Facebook Stops Taking 30% of Instant Games Revenue

After Instant Games exited the beta phase in April, Facebook (FB) began monetizing the digital games platform through in-app purchases in May.

Neha Gupta - Author

Aug. 31 2018, Updated 10:30 a.m. ET


Facebook changes its mind on Instant Games revenue sharing

After Instant Games exited the beta phase in April, Facebook (FB) began monetizing the digital games platform through in-app purchases in May.

Instant Games hosts casual games. At first, Facebook earned from the platform by keeping 30% of the revenue generated through in-app purchases and passing the remaining 70% on to developers.

But the company changed that earlier this month, saying it would forgo its 30% share of Instant Games revenue generated on Android devices. Facebook decided to stop taking a cut of Instant Games in-app revenue as a way of making the platform more economically viable for developers.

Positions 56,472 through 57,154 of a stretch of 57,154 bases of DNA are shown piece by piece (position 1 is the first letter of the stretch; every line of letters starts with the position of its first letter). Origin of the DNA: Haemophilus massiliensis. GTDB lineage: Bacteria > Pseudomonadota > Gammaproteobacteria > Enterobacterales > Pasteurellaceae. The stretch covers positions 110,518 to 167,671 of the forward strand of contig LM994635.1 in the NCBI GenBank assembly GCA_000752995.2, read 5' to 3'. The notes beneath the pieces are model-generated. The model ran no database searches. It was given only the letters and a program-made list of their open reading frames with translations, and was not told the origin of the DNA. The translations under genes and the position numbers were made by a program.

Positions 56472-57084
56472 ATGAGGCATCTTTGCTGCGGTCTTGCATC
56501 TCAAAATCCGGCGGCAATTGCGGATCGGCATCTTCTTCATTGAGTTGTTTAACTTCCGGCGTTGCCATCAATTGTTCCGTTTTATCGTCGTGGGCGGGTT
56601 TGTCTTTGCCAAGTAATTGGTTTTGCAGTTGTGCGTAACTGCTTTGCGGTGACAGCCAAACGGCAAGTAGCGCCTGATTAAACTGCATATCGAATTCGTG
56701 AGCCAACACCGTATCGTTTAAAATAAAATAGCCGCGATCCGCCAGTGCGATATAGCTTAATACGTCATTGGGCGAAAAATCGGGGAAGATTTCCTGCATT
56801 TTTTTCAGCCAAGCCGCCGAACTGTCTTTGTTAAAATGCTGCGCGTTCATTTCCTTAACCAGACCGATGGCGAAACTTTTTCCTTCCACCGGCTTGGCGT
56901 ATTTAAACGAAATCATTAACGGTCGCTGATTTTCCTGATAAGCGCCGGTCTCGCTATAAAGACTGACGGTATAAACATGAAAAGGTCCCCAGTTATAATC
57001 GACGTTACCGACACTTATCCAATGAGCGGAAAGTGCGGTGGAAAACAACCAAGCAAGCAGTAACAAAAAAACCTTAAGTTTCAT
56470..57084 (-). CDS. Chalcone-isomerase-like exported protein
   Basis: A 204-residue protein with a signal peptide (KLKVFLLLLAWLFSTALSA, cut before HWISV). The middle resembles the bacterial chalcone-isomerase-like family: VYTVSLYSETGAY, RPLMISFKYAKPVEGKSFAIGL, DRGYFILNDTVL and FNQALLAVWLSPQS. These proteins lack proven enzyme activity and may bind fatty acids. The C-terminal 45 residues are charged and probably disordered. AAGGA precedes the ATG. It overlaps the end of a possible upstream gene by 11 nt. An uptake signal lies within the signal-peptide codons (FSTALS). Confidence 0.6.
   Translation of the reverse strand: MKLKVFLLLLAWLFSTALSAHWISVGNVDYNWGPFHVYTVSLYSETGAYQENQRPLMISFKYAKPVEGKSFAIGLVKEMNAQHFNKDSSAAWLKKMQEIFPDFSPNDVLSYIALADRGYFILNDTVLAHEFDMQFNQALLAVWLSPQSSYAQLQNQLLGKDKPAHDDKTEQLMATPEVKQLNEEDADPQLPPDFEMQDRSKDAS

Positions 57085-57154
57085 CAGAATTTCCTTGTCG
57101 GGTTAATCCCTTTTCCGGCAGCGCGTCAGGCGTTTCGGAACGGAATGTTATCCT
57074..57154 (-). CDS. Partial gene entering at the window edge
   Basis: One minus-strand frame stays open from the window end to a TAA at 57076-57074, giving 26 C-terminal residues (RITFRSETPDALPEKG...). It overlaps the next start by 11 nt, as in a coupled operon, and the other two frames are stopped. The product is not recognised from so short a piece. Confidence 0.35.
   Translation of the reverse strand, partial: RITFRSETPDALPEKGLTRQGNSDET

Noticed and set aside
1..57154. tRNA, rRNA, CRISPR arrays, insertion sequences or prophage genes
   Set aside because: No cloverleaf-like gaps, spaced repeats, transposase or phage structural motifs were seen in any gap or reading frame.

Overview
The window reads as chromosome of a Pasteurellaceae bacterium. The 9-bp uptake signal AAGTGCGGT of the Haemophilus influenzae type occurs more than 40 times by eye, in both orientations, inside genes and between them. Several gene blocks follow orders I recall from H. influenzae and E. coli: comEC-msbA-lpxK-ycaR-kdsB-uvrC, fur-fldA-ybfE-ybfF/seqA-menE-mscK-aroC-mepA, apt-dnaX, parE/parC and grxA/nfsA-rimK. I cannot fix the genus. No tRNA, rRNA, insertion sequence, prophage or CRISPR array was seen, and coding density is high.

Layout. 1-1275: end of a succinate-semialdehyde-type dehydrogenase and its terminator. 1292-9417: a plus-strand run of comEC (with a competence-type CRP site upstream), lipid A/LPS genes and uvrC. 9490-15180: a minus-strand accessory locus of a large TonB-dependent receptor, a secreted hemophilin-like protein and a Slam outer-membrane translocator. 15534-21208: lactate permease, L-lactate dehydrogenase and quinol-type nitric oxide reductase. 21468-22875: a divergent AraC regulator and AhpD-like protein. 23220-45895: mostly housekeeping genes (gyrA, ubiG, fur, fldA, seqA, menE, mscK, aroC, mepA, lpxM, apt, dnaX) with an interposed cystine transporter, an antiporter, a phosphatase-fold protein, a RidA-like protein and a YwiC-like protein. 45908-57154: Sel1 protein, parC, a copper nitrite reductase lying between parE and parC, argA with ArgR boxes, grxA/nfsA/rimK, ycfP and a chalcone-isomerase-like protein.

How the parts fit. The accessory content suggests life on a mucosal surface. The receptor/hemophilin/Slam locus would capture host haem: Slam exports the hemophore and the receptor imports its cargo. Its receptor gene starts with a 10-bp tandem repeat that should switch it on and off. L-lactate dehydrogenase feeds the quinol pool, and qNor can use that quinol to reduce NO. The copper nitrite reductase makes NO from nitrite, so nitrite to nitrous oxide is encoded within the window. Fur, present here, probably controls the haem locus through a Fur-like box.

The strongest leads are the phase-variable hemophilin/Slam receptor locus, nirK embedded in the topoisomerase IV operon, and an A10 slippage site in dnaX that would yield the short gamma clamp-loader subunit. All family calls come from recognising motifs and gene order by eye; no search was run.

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Facebook felt the math wasn’t adding up

Facebook appears to have realized that Instant Games developers haven’t been compensated enough for their work. Although the company wanted developers to keep 70% of the revenue generated, it wasn’t happening because Google (GOOGL) takes 30% of the in-app revenue made through its app store on Android devices. As a result, developers were only getting roughly 49% of Instant Games in-app revenue after Facebook took its 30% share.

Newzoo predicts that mobile games will generate $70.3 billion in revenue this year.

Facebook sells Instant Games ads

But forgoing its cut of Instant Games in-app revenue doesn’t mean Facebook is left without a source of revenue from the platform. Besides in-app purchases, Facebook also monetizes the Instant Games platform via advertisements such as in-game ads aimed at players and shown during gameplay. There are also ads aimed at developers, whereby developers can pay Facebook to run user-acquisition ads on the Instant Games platform.

Video games are big business. Tencent (TCEHY) made $18.1 billion in gaming revenue last year, according to Newzoo estimates. Sony (SNE) and Microsoft (MSFT) generated $10.5 billion and $7.1 billion in gaming revenue, respectively, last year.


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